Currently, the Internet is open basically to anyone with a computer connection and a service provider. While universal access is good in most respects, it obviously also significantly increases on-line traffic, which is not at all good for what are called "data-intensive" or "data-mining" applications. These applications require higher bandwidth (connection speed) and larger capacity than is possible with so many other travelers on the 'Net. Fajman says to think of it this way: The typical television image is updated electronically about 30 times per second; in contrast, most video images on computers are updated at varying speeds of about 5 times per second. "Video images on computers are usually much smaller than TV pictures," he explains. "The size of the images affects the data rate." If Internet2 can bring network computer imaging up to speed, imagine the boon to telemedicine and teleconferencing alone.

Coming to a GigaPoP Near You

By mid-1998, Internet2 will consist of several GigaPoPs, or high-speed, high-capacity connection points to the vBNS and other national networks, around the nation. These will link Internet2 members to each other for communication and, ultimately, scientific collaboration.

NIH's nearest vBNS connection point will probably be in Perryman, Md., near Aberdeen, according to Fajman. Internet2 GigaPoPs are as close to NIH as the University of Maryland, College Park. Since the cost of connecting at high speed to Perryman is quite high, connecting to a local GigaPoP can save money and provide other benefits as well. Other institutions in the Washington and Baltimore areas are in the process of or are considering connecting to the Baltimore-Washington GigaPoP.

Examples of some probable NGI/Internet2 applications include medical imaging for pathology, radiology and mammography, and maintenance and retrieval of multimedia data for patient records. A medical researcher on NIH's campus, for instance, would be able to consult with a physician at a university teaching hospital across country in real-time, while they both simultaneously view a patient's echocardiogram on their computer screens. (See sidebars for a description of several of NIH's early potential NGI/Internet2 forays. Also, researchers who want to discuss potential Internet2 applications can contact Fajman by phone, 402-4265, or email, rf4w@nih.gov.)

"Much of the healthcare community is just discovering the advantages and efficiencies afforded through use of advanced communications technologies such as the Internet," concluded Ackerman. "Getting medical practices connected -- in rural areas, for example -- is also still a formidable problem. NLM advocates progress in these areas while encouraging, publicizing and showcasing advanced patient care and medical research applications that use evolving NGI capabilities."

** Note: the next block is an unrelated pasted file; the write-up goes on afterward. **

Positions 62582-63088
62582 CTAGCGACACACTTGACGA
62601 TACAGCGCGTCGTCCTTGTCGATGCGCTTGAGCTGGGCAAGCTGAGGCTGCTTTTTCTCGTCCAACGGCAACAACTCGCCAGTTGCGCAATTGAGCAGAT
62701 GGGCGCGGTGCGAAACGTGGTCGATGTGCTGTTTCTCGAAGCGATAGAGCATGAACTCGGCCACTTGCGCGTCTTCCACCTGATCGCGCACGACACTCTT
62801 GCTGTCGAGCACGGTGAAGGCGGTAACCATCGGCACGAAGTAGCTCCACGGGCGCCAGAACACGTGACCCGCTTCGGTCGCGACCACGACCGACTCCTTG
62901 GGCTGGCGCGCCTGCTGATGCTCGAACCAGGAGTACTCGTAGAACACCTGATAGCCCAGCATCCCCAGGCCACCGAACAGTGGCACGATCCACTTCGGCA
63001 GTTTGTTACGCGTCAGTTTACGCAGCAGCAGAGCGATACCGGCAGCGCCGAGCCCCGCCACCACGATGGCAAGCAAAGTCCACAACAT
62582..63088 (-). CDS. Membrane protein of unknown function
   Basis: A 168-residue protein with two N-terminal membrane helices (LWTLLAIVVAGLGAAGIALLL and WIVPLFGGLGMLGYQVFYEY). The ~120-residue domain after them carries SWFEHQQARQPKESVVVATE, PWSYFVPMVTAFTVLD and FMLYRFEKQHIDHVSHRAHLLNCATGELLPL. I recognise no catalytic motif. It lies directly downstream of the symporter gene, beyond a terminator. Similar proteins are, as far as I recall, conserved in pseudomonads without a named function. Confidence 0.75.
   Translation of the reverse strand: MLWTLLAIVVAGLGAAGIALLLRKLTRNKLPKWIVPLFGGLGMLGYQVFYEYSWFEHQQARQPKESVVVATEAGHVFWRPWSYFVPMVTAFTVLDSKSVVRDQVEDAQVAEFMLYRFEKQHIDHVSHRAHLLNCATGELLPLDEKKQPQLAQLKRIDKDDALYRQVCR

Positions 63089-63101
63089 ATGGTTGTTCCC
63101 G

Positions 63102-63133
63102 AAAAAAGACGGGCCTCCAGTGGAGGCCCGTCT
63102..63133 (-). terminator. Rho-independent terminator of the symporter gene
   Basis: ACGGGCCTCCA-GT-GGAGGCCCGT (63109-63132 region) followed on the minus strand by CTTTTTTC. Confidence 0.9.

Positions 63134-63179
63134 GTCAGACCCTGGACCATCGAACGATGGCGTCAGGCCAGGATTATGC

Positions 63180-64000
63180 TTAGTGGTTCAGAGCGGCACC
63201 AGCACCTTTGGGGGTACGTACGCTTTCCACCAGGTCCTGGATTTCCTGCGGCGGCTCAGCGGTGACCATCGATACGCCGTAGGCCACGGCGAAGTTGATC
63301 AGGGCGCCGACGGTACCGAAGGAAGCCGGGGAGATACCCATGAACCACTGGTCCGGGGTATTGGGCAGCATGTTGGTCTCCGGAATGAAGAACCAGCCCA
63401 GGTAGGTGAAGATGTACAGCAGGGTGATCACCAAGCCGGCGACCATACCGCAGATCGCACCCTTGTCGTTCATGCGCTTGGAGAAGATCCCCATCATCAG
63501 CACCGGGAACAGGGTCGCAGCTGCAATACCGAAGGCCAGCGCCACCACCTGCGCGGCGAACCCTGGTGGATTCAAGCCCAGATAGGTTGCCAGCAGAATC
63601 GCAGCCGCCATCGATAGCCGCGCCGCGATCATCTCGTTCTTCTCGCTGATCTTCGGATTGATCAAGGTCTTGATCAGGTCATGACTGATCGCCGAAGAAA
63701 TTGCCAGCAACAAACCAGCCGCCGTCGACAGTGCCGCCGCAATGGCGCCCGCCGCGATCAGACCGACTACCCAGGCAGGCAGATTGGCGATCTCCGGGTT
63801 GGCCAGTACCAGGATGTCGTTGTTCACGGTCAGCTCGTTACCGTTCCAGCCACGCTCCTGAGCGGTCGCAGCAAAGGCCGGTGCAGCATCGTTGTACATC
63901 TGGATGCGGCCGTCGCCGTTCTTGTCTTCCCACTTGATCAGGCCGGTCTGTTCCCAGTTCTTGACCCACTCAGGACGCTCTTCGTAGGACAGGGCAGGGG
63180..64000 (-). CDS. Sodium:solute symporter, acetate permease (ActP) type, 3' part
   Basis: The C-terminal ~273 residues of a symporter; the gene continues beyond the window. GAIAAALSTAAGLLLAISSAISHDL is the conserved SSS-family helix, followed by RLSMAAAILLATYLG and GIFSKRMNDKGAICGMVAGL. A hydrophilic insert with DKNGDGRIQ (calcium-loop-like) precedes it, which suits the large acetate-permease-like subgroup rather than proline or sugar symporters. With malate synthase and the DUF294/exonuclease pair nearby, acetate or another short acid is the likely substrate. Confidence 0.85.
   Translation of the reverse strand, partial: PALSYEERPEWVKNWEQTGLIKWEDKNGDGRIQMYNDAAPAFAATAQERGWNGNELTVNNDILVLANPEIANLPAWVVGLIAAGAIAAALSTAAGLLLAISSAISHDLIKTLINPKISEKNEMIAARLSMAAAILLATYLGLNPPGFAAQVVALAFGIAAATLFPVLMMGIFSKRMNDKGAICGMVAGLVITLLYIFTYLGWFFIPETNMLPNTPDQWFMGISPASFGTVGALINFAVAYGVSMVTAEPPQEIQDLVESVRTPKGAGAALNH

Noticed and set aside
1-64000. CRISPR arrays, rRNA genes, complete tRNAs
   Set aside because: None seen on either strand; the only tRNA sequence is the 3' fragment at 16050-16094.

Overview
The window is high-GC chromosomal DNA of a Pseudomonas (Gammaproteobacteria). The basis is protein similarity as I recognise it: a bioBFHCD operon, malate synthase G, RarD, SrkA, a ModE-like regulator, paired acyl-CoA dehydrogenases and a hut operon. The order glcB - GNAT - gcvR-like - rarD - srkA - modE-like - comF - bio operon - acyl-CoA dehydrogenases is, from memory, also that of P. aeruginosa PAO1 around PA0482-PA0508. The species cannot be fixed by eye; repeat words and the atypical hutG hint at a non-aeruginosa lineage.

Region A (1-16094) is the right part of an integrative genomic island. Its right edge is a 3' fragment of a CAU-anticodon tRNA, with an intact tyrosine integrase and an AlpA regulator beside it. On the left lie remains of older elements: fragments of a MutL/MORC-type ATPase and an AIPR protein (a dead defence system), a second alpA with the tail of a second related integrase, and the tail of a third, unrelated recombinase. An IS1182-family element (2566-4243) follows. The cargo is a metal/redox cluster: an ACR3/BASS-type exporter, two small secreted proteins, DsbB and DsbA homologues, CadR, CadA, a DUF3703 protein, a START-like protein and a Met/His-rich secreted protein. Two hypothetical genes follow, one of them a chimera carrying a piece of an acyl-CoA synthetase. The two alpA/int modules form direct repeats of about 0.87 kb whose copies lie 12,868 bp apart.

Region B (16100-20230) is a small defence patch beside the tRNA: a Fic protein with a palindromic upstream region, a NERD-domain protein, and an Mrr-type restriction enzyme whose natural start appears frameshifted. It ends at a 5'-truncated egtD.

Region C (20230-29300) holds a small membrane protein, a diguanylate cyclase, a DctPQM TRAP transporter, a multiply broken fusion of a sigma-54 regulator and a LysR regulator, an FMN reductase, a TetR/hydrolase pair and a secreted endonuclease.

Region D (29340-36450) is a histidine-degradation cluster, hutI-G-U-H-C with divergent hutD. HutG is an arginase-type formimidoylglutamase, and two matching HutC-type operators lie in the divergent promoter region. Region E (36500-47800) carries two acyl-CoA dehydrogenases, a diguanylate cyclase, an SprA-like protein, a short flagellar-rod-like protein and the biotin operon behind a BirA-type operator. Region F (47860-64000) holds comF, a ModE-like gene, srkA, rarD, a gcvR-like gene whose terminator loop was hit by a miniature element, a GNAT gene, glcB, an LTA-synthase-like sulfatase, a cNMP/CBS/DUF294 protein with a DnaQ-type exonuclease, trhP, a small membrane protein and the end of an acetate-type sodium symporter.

Aside from developing useful applications to take advantage of the increased capacity of these "HOV lanes" on the 'Net, what also remains to be worked out is how the two projects will work together. NGI, a government endeavor, is currently better funded and more expansive, but Internet2, the university-led effort, is further along in its implementation -- Internet2 GigaPoPs have already popped up in several areas nationwide and many Internet2 members, including NIH, are already in various stages of upgrading their servers and fiber optic equipment in preparation for connection. Eventually, according to DCRT and NLM experts, NGI and Internet2 probably will need to merge. Regardless of when and how the two link, though, NIH -- as a charter member of both projects -- is in prime position to reap the benefits for medical research.

First Steps on
New High-Tech Frontier

The National Library of Medicine has pioneered several key underlying technologies that are candidates for the Next Generation Internet and Internet2, according to Mike Gill of NLM's Communications Engineering Branch (CEB). One of the technologies being examined currently is asynchronous transfer mode, or ATM, which could improve transmission speed of live video, video databases, and large image files beyond the capabilities the Internet now has. CEB has been test-driving some of its NGI/Internet2-bound teleconferencing prototypes for a little more than